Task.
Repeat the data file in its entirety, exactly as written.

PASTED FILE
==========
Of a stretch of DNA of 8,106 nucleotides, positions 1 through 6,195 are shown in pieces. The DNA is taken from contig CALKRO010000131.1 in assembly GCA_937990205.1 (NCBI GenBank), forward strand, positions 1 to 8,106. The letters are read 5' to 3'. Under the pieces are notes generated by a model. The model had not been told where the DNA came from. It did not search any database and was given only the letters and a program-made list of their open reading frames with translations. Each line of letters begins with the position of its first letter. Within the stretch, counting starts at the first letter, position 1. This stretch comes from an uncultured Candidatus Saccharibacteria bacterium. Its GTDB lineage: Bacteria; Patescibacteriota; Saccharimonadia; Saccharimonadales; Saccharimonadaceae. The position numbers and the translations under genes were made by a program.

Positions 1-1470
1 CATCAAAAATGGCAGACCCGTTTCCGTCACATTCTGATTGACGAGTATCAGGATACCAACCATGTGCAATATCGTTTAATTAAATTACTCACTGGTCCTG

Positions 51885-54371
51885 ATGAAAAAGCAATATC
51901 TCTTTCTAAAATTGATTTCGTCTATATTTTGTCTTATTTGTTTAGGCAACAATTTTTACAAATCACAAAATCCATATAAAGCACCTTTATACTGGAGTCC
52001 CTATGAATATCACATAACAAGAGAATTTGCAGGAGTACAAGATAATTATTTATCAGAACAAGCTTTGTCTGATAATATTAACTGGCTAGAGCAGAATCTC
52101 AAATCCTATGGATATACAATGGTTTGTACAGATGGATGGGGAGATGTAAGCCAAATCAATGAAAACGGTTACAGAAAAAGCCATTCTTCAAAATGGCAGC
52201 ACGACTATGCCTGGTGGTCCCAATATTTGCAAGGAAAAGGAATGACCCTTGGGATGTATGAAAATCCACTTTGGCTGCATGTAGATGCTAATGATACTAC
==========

Of a stretch of DNA of 8,106 nucleotides, positions 1 through 6,195 are shown in pieces. The DNA is taken from contig CALKRO010000131.1 in assembly GCA_937990205.1 (NCBI GenBank), forward strand, positions 1 to 8,106. The letters are read 5' to 3'. Under the pieces are notes generated by a model. The model had not been told where the DNA came from. It did not search any database and was given only the letters and a program-made list of their open reading frames with translations. Each line of letters begins with the position of its first letter. Within the stretch, counting starts at the first letter, position 1. This stretch comes from an uncultured Candidatus Saccharibacteria bacterium. Its GTDB lineage: Bacteria; Patescibacteriota; Saccharimonadia; Saccharimonadales; Saccharimonadaceae. The position numbers and the translations under genes were made by a program.

Positions 1-1470
1 CATCAAAAATGGCAGACCCGTTTCCGTCACATTCTGATTGACGAGTATCAGGATACCAACCATGTGCAATATCGTTTAATTAAATTACTCACTGGTCCTG

Positions 51885-54371
51885 ATGAAAAAGCAATATC
51901 TCTTTCTAAAATTGATTTCGTCTATATTTTGTCTTATTTGTTTAGGCAACAATTTTTACAAATCACAAAATCCATATAAAGCACCTTTATACTGGAGTCC
52001 CTATGAATATCACATAACAAGAGAATTTGCAGGAGTACAAGATAATTATTTATCAGAACAAGCTTTGTCTGATAATATTAACTGGCTAGAGCAGAATCTC
52101 AAATCCTATGGATATACAATGGTTTGTACAGATGGATGGGGAGATGTAAGCCAAATCAATGAAAACGGTTACAGAAAAAGCCATTCTTCAAAATGGCAGC
52201 ACGACTATGCCTGGTGGTCCCAATATTTGCAAGGAAAAGGAATGACCCTTGGGATGTATGAAAATCCACTTTGGCTGCATGTAGATGCTAATGATACTAC